Kindergarten readiness after prematurity: Integrating health, development, and behavioral functioning to optimize educational outcomes of vulnerable children

Bauer, S. C.; Msall, M. E.

Dev Disabil Res Rev. 2010 Jan 1; 16(4):313-22

Abstract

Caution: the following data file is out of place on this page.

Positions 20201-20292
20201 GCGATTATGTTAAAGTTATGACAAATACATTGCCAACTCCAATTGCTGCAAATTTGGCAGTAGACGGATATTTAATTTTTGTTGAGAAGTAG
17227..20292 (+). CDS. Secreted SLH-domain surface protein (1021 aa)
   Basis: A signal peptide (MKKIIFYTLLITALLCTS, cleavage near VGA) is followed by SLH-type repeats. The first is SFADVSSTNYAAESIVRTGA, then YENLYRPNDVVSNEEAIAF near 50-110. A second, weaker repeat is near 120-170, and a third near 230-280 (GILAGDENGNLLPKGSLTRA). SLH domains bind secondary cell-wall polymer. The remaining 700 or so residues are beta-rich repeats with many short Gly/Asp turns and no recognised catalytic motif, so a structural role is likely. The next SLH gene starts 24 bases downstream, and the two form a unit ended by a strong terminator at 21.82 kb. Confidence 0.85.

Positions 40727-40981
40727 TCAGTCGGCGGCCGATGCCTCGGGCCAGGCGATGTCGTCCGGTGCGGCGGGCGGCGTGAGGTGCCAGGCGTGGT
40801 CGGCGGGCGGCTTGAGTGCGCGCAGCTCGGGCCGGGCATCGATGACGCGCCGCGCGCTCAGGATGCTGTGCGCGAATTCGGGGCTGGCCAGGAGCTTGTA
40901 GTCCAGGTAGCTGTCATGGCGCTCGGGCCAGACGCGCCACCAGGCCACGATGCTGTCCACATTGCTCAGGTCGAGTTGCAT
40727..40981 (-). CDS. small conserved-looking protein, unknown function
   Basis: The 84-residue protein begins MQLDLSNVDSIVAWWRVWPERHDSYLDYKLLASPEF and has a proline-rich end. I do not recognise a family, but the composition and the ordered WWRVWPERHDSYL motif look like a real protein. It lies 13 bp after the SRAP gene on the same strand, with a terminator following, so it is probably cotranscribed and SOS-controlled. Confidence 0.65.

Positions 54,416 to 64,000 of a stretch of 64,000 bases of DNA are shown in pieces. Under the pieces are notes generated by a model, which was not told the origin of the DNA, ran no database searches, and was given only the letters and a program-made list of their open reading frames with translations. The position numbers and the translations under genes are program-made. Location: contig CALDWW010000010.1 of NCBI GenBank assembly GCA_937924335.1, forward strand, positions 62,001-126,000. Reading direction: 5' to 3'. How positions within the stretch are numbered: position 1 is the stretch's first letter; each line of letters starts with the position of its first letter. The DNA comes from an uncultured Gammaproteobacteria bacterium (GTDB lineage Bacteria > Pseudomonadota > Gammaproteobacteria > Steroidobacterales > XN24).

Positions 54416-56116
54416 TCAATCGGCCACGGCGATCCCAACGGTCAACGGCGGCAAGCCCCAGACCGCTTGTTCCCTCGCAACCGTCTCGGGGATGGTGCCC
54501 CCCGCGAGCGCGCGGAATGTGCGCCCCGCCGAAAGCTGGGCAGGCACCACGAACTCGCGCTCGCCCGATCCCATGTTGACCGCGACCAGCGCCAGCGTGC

In the past 20 years, many advances (e.g., maternal steroids and surfactant) have changed the course of neonatal medicine. As a result, extremely preterm infants survive medical complications that were previously fatal. Once they are discharged from the neonatal intensive care unit, preterm infants may continue to experience a spectrum of medical and developmental challenges, and their families are faced with the potentially daunting task of nurturing a vulnerable child. Families may be referred to multiple systems of care, including primary care physicians, pediatric subspecialists, and early intervention services. The ultimate goal for preterm infants is to optimize their motor, communicative, social-emotional, and adaptive development as well as to promote their learning at home, at school, and in the community. As children transition to school, key indicators of their functional status include the amount of developmental, educational, habilitative, and behavioral supports they require to participate in learning activities with their peers. Success may be measured by whether preterm infants are ready for large-group learning with peers and the extent of supports required to make this important transition. The purpose of this review is to describe what is known about certain indicators of school readiness in preterm infants, including neurodevelopmental impairments, social-emotional skills, and social factors. We conclude with guidelines for using this transition as an important indicator of developmental trajectories that may help us to better understand risk and resilience in this vulnerable population of children.

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